MEPS 328:155-160 (2006)  -  doi:10.3354/meps328155

Species-specific decomposition rates of beach-cast wrack in Barkley Sound, British Columbia, Canada

Malte Mews1,*, Martin Zimmer1, Dennis E. Jelinski2,3

1Zoologisches Institut: Limnologie, Christian-Albrechts-Universität Kiel, Olshausenstraße 40, 24109 Kiel, Germany
2School of Environmental Studies, Queen’s University, Kingston, Ontario K7L 3N6, Canada
3Present address: Bamfield Marine Sciences Centre, Bamfield, British Columbia V0R 1B0, Canada

ABSTRACT: The fate of subtidally drifting macrophytal detritus after its deposition ashore was studied based on short-term mass loss effects and species composition of beach-cast detritus. Different species of macroalgae and seagrass varied in both physical and microbial decay, as well as faunal decomposition rates. Their preferred status as food for detritivorous amphipods also varied. Thus, beach-cast detritus changed in species composition during detritus aging. Estimated turnover rates, based on daily input rates and mass loss rates, ranged from <1 d for Nereocystis luetkeana, Macrocystis integrifolia and Ulva spp. to roughly 30 d for Fucus spp. and Phyllospadix spp. Thus, the dynamics of nutrient fluxes within the marine–terrestrial ecotone depends not only on the spatial distribution and amount of beach-cast detritus, but also on its species composition.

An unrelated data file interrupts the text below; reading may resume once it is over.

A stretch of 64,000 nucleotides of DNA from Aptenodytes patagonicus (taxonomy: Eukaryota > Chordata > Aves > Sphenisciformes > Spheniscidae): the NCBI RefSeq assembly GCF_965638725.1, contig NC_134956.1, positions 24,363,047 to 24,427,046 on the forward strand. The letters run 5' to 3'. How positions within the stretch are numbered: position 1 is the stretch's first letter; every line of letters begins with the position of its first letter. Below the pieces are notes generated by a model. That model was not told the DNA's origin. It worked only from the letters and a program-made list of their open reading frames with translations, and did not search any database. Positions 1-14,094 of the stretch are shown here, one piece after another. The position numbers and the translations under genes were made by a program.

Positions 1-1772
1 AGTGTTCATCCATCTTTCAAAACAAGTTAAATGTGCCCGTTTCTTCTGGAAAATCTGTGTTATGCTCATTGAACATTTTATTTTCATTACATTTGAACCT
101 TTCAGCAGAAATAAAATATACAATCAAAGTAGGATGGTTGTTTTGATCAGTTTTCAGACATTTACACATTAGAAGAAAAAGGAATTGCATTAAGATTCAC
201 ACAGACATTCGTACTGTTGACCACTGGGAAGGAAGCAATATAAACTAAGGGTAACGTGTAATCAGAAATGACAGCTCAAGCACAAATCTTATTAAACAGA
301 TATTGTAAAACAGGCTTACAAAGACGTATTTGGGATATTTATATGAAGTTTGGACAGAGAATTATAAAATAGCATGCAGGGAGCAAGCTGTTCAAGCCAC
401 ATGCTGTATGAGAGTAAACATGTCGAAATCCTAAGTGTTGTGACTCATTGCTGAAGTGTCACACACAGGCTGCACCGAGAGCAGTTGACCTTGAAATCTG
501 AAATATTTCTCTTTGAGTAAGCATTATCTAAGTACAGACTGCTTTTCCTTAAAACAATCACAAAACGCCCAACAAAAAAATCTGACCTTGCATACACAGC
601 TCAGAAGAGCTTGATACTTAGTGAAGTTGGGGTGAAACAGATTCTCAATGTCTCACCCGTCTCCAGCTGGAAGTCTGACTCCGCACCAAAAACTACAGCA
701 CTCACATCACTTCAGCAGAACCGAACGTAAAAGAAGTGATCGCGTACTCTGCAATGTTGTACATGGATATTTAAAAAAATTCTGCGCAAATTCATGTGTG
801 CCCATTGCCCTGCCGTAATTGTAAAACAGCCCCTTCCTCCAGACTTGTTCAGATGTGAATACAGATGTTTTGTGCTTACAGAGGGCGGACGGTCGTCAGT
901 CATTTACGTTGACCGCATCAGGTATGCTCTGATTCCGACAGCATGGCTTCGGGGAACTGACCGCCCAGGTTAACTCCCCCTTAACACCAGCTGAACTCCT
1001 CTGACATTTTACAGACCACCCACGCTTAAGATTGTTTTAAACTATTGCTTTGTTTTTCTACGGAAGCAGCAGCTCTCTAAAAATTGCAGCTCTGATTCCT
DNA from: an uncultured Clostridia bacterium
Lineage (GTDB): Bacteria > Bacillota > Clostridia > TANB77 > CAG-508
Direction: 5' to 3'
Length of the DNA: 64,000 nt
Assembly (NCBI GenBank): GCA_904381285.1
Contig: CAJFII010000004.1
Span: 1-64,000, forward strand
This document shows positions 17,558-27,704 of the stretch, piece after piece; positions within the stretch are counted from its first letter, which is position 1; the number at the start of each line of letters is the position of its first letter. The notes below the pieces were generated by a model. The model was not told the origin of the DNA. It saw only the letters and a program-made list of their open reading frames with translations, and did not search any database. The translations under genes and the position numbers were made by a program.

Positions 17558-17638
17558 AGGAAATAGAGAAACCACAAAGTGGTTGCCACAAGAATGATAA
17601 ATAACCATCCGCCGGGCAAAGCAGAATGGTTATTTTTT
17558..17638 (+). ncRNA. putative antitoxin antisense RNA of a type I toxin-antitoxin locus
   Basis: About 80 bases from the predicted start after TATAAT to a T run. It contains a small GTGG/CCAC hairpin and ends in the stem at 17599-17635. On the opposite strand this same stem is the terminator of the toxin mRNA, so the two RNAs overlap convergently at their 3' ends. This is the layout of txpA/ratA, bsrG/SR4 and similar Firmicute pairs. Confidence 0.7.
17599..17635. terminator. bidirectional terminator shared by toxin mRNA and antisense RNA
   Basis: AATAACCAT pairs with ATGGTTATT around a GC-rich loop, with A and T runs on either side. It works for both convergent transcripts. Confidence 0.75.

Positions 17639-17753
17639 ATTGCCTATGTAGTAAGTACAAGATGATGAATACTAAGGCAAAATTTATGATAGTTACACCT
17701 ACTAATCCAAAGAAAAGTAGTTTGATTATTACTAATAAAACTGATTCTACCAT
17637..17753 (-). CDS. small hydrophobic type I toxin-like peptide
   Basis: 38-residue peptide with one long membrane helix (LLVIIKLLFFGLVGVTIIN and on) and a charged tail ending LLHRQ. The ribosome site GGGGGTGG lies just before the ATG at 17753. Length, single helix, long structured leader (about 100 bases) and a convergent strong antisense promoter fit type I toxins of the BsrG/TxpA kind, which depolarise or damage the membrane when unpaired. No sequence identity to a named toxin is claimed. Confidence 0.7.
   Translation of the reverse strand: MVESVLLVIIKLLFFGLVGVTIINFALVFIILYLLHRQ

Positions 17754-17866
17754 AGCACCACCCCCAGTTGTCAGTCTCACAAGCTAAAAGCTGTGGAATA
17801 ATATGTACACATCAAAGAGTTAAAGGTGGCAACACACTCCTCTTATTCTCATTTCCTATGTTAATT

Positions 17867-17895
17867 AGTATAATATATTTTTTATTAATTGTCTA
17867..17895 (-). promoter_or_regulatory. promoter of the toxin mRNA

KEY WORDS: Marine–terrestrial ecotone · Beach-cast wrack · Decomposition · Macroalgae · Seagrass · Talitrid amphipods


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